The Russo-Chinese “Alliance” Explained

The Russo-Chinese “Alliance” Explained by  – UNZ

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It is not an easy task for someone without a background in Chinese culture, including the language and the history, to write about this country. However, this becomes necessary when looking at the Chinese view of the outside world and especially when writing about the emerging Russo-Chinese alliance. There is very little doubt anymore about the reality of such an emerging alliance in the combined West, and rightly so. There is no better evidence of such an alliance than President Putin’s numerous meetings with Chairman Xi Jinping and his recently awarding the Chinese Leader an Order of St. Apostle Andrei Pervozvanny i in Moscow on July 4th prior to President Putin’s meeting with US President Donald Trump at the G20 summit in Hamburg.

This understanding, however, comes with a caveat–many Western observers and analysts view China as the senior partner in such an alliance due to her sheer size, both demographically and economically. On the surface this is not a unreasonable assumption, but on the surface only. This belief is mostly a product of recent mythologies and false narratives about both China and Russia. It is also a product of misunderstanding the fundamental processes taking place inside the combined West and of the de facto bankruptcy of methods of socio-economic and derivative analyses. Is China an emerging global superpower? Absolutely! But does China know how to be a fully-fledged one? Not yet. China is learning, but unlike Russia, which has been intimately acquainted for centuries with the peculiarities of superpower status, first as a European and then a global one, she is yet to assert herself as a superpower. Those are not easy lessons to learn and they require more than just a huge economy and population.

Yet many in the West continue to base their conclusions on two false narratives:

1. The gross underestimation of Russia’s economy and capability;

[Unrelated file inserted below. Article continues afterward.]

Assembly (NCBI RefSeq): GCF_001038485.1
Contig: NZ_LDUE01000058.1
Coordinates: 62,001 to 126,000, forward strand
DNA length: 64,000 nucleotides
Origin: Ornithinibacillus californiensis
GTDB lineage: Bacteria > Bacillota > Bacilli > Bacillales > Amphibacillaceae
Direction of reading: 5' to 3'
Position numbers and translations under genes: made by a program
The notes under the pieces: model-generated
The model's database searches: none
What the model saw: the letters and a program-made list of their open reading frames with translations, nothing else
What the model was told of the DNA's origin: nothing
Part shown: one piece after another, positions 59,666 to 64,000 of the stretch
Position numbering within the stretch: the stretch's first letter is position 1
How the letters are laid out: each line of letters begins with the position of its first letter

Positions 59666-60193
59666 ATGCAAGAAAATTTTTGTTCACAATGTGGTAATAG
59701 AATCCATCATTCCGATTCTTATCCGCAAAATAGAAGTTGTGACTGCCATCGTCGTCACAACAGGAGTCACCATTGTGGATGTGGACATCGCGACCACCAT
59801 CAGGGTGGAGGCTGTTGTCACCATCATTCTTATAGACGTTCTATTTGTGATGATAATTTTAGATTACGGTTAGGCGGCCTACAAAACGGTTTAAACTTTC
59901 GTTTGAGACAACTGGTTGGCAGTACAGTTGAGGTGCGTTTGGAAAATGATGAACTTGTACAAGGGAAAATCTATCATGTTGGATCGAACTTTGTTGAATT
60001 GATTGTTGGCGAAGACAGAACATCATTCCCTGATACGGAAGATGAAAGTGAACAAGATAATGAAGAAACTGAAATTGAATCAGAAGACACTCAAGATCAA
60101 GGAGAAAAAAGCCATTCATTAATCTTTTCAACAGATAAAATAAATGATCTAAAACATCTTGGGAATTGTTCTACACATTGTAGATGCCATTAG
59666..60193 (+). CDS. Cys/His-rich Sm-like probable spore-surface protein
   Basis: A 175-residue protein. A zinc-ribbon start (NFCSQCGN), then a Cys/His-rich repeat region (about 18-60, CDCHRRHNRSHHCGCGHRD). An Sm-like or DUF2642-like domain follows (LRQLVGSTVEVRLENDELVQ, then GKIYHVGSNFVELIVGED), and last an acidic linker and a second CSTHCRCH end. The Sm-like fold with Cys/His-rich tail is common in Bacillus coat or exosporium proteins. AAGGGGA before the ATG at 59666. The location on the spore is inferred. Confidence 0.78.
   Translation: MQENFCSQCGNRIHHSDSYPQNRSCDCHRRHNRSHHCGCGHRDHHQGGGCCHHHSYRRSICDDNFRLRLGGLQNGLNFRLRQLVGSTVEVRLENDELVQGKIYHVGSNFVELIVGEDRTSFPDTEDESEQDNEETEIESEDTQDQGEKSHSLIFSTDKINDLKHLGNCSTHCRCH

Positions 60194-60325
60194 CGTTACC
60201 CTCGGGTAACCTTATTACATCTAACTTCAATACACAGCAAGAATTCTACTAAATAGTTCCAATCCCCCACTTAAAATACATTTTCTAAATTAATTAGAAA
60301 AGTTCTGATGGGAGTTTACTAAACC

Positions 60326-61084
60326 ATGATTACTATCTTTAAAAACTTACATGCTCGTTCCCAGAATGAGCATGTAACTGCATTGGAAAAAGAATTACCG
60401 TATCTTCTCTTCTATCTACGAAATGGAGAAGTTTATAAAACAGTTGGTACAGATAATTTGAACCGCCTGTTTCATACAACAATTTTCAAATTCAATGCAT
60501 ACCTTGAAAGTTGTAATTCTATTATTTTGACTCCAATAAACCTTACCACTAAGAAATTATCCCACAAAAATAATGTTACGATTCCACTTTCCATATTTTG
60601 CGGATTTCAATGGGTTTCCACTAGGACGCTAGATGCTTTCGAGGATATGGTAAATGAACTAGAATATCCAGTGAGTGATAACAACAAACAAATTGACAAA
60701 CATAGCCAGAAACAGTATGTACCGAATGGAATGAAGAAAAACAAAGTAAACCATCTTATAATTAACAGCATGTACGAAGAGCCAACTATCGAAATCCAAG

2. The gross overestimation of the same for China.

Objectively, the Chinese economy objectively is already the largest in the world and nobody with even a modicum of common sense denies that. But here is the catch: just the size of an economy does not determine everything. Yes, it is very important, but not all that defines the power of a nation. As Correlli Barnett’s astute and empirically proven definition of power of the nation goes:

power of the nation-state by no means consists only in its armed forces, but also in its economic and technological resources; in the dexterity, foresight and resolution with which its foreign policy is conducted; in the efficiency of its social and political organization. It consists most of all in the nation itself, the people, their skills, energy, ambition, discipline, initiative; their beliefs, myths and illusions. And it consists, further, in the way all these factors are related to one another.

Barnett’s concise and brilliant definition received a further (more quantifiable) expansion when Samuel Huntington recited Jeffery R. Barnett’s 14 points criteria of West’s global dominance by the mid-1990s in his seminal The Clash Of Civilizations. Those criteria are sound and present a good framework within which assessments and comparisons could be made. Most of those 14 points are one way or another related to technological development, moreover–they are related to what can be defined as enclosed technological cycles. The larger the number of such enclosed technological cycles, the better. For many protagonists of monetarist economy and free trade orthodoxy, the whole idea that a nation can make something from scratch may sound as anathema. Yet, only nations that can extract resources, refine them and then manufacture a finished, sometimes extremely complex, product are the ones who are real power players globally. Despite some spectacular progress China has made in the last two decades, China, for all her technological advancements still lags behind in some of the most crucial areas that define national power and this cannot be ignored. It becomes especially important when assessing the roles and weights of the parties in this fledgling Russo-Chinese alliance. Take a look at several points by Huntington-Barnett (in the order they are presented by Huntington):

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For decades I have spent a couple of hours every morning carefully reading The New York Times, The Wall Street Journal, and several other major newspapers. But although such a detailed study of the American mainstream media is a necessary condition for remaining informed about our world, it is not sufficient. With the rise of the Internet and the alternative media, every thinking individual has increasingly recognized that there exist enormous lacunae in what our media tells us and disturbing patterns in what is regularly ignored or concealed. In April 2013 I published “Our American Pravda,” a major article highlighting some of the most disturbing omissions of our national media in issues of the greatest national importance. The considerable attention it attracted from The Atlantic, Forbes, and a New York Times economics columnist demonstrated that the mainstream journalists themselves were often all too aware of these problems, but perhaps found them too difficult to address within the confining structure of large media organizations. This reinforced my belief in the reality of the serious condition I had diagnosed.